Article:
JOHNSTON: The Edgar Watch Getting Close to Endgame

Wednesday, September 21, 2005

UPDATED:True Diversity found among GOP contenders for Lt. Gov.

I have an update on one of the current contenders for Lt. Governor of the state of Illinois. I saw on the New Leadership Blog an interview with Eric Wallace, a black American who's currently a adjunct professor at North Park University in Chicago and he's also aminister.

Honestly I tend to cringe at a person claiming to be a minister. Its seems anyone can say "God called on me to be a minister". Aside from his selected profession I do like what he stands for, but for right now his candidacy leaves alot to be desired. Here's a quote for his interview...

...I would like to stop the culture of corruption in Illinois. I call corruption the equal opportunity destroyer because it kills initiative and squelches all hope for promotion. Under this system it is about whom you know and how many favors you have preformed before you can be promoted. Under this system there is no incentive to do your best at your job therefore it must be dismantled in order to have efficient government.

I would take this approach into education. Our state needs education reform. Millions of dollars have been poured into our school system yet we are still not getting the results we should be getting. I believe it is because money is mismanaged or outright stolen. An article in a recent paper highlighted this very point. A school administrator in a local school district was found to have stolen $100,000 from a struggling school system. They later found $700,000 in cash at the man's house.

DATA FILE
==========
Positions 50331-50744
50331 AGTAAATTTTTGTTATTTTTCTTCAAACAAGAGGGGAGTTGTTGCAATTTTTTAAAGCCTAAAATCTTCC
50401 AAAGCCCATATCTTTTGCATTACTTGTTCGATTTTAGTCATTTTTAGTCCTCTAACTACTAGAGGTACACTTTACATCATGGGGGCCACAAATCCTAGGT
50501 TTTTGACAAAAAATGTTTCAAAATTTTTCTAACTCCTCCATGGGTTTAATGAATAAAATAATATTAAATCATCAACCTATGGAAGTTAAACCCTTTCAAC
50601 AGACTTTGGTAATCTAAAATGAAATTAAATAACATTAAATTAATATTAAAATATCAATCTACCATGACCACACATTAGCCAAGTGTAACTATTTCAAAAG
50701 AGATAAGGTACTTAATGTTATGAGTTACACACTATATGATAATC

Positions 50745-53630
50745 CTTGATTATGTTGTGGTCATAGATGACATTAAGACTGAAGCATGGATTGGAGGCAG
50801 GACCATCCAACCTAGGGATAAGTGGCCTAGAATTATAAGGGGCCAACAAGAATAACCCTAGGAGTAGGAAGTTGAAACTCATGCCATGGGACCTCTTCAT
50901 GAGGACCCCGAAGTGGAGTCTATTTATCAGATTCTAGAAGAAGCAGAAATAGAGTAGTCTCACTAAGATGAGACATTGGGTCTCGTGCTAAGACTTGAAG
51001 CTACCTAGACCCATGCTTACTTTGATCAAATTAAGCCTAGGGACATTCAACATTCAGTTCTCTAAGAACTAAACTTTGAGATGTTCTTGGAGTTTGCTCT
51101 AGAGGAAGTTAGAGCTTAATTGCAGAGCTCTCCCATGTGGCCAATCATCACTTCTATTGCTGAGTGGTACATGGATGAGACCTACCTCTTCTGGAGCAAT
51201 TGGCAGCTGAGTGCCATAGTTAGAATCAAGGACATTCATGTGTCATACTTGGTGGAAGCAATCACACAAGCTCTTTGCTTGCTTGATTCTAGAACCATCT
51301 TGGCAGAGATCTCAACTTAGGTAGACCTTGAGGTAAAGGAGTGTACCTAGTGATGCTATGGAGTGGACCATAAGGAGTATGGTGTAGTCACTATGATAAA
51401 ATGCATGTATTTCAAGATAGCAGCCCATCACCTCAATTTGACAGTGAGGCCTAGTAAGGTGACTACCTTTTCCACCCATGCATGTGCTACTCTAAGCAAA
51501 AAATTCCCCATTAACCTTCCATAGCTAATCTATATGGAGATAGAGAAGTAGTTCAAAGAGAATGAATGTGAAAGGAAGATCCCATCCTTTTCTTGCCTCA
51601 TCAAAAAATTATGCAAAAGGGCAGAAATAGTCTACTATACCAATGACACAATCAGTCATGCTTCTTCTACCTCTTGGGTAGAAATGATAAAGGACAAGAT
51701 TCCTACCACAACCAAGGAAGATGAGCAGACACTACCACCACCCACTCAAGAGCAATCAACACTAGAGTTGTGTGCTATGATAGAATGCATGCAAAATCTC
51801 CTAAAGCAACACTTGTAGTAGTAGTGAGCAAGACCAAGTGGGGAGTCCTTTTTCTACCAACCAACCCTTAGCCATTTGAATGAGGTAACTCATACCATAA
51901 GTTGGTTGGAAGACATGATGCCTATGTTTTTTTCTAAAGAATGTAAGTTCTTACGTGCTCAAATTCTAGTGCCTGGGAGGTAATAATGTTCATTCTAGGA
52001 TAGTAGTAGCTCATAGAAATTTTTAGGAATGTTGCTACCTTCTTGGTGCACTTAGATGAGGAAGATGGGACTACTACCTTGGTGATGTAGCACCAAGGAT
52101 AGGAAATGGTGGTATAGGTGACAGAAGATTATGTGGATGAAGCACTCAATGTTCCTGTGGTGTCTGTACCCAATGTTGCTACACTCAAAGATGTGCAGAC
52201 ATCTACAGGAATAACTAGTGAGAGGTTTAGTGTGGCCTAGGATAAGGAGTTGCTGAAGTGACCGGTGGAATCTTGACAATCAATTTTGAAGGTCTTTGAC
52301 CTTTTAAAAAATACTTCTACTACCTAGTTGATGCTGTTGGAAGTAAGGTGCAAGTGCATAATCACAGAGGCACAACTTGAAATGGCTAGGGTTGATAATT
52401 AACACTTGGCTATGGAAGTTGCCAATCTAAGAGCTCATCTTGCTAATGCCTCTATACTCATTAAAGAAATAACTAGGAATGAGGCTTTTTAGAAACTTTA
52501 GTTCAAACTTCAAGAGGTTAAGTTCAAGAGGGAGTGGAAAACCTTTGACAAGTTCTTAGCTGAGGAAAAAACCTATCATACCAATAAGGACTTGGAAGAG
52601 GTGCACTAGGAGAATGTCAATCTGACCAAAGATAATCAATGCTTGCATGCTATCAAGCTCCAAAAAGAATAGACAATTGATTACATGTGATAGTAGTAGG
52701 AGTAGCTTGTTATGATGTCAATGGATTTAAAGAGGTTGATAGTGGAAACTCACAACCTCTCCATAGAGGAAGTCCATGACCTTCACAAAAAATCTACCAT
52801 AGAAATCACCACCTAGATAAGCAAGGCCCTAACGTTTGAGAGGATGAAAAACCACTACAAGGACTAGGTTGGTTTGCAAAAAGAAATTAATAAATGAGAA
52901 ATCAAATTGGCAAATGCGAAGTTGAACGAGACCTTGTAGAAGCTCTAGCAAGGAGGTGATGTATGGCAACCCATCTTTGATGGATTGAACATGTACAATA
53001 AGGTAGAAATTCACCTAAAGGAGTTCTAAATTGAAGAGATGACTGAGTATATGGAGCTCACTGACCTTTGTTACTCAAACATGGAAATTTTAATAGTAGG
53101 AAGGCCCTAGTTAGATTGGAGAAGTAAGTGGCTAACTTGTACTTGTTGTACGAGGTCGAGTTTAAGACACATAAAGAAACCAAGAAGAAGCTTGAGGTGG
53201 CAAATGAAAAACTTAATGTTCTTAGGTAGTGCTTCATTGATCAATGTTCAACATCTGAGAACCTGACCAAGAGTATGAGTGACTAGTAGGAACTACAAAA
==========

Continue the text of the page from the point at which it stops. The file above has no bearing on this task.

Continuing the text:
Bad people produce bad government. Take this principle and apply it to heath-care, jobs, housing and you have my platform. I am a conservative who believes that Illinois has great potential. The motto of our campaign is "Rebuilding Illinois Future." With good moral leadership there is no reason why Illinois cannot be one of the best states to visit, live, or work in.